Tag: databasing

My first memory of bugs is one of utter horror. I still remember it distinctly, almost 20 years later: my twin brother and I were playing outside on an ordinary summer’s day. My brother picked up an ant, so I picked one up, too. I innocently observed the red ant as it crawled around my fingers. Totally unwarranted; the ant bit my tiny finger. The battle scar that remained served as a reminder of the foundational lesson I learnt that day: bugs are my enemies.

Even as an adult, I have a low tolerance for insects of any kind (excluding lady bugs and butterflies, of course). Whenever a bug trespasses into my room, I need to call my sister to remove it, even if it’s the middle of the night. I felt pretty nervous about working in the E.H. Strickland Entomological Museum, one of the 29 University of Alberta Museums registered museum collections,which contains about one-million specimens. The last thing that I expected was to feel awestruck by the wonders of insects. 

My new friends: the beetles.

My new friends: the beetles.

I spent two-weeks in the museum working with over 1,600 beetles from the West Indies. These specimens were collected during research trips that ranged from 1934 to 2006. Although these beetles are in the collection, their information hasn’t been uploaded to the Entomology Collection online search website. Using an Excel spreadsheet, I input data on each beetle’s characteristics (including its species, subspecies, habitat, sex, and life stage) and details on each beetle’s collection (including where it was collected and how). I then used Google Earth to find the latitude and longitude coordinates of where each beetle was collected. This allows the search website to visualize the distribution of specimens on a map. Digitizing the data for the beetles will increase their exposure to the world, and makes the collection more accessible to both local and international researchers.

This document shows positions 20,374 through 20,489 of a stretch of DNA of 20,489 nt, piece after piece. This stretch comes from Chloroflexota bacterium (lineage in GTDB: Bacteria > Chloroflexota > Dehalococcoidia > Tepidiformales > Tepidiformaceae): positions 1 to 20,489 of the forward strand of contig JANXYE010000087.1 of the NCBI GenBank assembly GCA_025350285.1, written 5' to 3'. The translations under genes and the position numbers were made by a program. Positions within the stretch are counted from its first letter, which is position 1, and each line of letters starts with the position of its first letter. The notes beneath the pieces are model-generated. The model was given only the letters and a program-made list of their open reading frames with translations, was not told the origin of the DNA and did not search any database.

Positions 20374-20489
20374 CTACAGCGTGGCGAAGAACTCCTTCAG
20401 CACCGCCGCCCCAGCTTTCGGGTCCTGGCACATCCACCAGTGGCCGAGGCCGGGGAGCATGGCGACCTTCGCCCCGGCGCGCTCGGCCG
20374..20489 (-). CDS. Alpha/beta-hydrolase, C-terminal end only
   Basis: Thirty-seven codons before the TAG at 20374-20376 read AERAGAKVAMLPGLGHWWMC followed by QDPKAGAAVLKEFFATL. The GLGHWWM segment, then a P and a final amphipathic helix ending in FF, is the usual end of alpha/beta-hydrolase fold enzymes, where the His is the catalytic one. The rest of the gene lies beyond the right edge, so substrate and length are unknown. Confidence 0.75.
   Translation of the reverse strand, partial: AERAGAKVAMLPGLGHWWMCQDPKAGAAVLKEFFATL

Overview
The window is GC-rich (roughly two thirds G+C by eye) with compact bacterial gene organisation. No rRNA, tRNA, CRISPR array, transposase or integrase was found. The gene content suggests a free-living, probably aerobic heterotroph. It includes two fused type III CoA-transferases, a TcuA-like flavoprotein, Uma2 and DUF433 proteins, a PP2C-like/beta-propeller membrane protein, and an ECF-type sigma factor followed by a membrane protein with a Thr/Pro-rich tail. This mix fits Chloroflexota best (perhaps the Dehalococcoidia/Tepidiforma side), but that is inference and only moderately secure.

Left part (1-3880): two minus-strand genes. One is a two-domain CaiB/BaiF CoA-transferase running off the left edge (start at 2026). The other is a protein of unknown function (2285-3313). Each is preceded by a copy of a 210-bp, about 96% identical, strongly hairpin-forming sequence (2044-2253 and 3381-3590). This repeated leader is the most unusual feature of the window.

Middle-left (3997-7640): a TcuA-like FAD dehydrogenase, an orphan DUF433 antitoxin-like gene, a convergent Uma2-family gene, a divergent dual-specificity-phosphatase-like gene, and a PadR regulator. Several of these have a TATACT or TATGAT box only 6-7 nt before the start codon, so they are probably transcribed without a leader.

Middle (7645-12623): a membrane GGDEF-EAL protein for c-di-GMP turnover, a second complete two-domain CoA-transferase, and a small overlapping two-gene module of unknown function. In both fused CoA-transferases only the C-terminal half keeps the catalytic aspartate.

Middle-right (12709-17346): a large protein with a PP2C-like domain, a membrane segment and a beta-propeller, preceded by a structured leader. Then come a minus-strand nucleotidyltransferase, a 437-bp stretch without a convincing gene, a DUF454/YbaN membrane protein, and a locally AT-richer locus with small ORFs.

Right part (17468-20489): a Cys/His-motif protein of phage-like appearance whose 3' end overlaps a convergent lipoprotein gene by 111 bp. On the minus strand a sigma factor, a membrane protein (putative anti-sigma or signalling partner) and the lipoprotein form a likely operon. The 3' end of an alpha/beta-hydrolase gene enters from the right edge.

My favourite specimen in the E.H. Strickland Entomological Museum.

My favourite specimen in the E.H. Strickland Entomological Museum.

It was inevitable that I would feel astounded by the beetles after working so closely with them. Danny (Assistant Curator of the E.H. Strickland Entomological Museum) taught me that there are over one-million insects identified in the world (with more being discovered), and 40% of them are beetles. I worked with beetles that are menacingly large and beetles that are smaller than a speck, and each of them play a pivotal role in sustaining our Earth.

My two-weeks in the E.H. Strickland Entomological Museum taught me that it’s easy to enjoy my work when I’m among incredible people, even if I’m working with insects. Danny and Felix Sperling (Curator of the E.H. Strickland Entomological Museum) are experts of their fields, and it was a privilege to spend time with them. Everyday with them was full of adventure and new learning. Thanks to Danny and Felix, my fear has been replaced with fascination at the insects that live amid us. Watch the film to get an inside-look at my unforgettable time in the E.H. Strickland Entomological Museum! 

Since my last blog post I have changed gears from archaeology to entomology. Over the past two weeks I have been working in the E.H. Strickland Entomological Museum. What this means is that I have been working with bugs, spiders in particular! The E.H. Strickland Entomological Museum  is one of the oldest museums at the University of Alberta, being founded in the mid-1920s in what was then the Department of Entomology. The Department of Entomology was merged with five other departments in the 1990s to create the Department of Biological Sciences.